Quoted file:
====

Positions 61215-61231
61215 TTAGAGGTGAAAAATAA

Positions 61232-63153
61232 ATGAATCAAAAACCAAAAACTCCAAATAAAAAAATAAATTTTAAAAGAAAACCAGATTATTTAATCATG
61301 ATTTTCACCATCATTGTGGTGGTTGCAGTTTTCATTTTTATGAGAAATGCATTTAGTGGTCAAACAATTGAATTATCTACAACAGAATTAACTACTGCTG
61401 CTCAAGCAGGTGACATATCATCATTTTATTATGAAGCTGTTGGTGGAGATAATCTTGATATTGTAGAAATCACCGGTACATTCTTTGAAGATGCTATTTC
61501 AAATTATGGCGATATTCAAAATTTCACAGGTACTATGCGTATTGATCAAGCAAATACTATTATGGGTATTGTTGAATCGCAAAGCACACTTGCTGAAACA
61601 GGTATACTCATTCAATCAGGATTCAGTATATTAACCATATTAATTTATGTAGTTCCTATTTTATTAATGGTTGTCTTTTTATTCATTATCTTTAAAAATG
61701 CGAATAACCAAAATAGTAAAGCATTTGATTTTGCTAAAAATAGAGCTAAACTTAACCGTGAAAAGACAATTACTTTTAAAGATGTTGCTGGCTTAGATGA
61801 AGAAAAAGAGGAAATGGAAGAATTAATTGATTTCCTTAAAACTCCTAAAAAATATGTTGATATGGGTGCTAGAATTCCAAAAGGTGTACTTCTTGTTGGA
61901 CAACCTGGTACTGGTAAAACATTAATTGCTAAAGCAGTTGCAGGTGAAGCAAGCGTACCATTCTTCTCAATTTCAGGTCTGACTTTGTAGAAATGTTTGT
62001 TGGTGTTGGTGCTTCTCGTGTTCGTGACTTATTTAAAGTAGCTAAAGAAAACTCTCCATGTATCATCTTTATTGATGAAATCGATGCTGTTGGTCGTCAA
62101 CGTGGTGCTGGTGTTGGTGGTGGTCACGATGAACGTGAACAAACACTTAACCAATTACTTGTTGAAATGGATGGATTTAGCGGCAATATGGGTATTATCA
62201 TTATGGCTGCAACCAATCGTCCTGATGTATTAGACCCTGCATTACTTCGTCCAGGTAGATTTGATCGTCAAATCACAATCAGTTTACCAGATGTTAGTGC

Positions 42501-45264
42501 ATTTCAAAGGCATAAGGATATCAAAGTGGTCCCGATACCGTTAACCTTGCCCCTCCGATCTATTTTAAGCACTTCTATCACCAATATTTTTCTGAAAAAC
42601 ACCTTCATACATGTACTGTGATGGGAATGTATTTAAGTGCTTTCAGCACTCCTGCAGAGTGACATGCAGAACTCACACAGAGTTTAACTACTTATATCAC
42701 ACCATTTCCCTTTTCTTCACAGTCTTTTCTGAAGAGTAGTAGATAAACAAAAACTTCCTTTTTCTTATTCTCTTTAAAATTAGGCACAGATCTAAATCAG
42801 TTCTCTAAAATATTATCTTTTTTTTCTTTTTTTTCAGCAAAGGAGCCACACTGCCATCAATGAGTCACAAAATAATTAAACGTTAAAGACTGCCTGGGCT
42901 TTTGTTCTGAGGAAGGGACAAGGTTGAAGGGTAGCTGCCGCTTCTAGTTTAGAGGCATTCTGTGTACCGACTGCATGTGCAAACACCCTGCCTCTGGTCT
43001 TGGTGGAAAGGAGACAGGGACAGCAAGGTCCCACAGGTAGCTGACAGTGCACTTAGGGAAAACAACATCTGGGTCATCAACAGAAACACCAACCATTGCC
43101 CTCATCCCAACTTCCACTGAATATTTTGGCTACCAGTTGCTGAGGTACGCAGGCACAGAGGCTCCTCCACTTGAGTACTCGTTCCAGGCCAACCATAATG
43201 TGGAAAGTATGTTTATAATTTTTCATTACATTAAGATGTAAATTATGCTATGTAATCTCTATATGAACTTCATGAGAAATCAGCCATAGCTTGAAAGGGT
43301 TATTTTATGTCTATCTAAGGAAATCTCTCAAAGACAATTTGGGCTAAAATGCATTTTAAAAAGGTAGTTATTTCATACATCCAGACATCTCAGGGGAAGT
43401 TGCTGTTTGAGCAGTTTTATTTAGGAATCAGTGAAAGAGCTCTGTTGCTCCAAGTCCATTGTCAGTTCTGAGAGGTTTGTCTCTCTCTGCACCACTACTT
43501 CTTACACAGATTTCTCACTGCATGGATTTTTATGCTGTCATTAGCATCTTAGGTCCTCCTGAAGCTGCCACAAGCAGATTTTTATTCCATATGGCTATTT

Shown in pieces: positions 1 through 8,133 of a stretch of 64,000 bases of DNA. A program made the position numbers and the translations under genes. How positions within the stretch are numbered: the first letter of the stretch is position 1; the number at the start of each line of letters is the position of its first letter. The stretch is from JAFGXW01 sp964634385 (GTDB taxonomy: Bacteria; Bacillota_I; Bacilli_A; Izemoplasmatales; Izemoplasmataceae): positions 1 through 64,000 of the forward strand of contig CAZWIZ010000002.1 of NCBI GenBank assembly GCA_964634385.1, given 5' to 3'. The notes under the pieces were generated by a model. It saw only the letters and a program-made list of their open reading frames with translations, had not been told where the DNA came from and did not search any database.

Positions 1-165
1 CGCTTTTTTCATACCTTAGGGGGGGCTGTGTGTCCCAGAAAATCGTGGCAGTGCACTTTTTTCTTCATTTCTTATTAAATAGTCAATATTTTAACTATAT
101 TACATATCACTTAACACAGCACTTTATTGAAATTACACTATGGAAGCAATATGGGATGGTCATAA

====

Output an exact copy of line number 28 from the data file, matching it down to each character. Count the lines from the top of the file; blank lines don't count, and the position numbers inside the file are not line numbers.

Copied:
Positions 1-165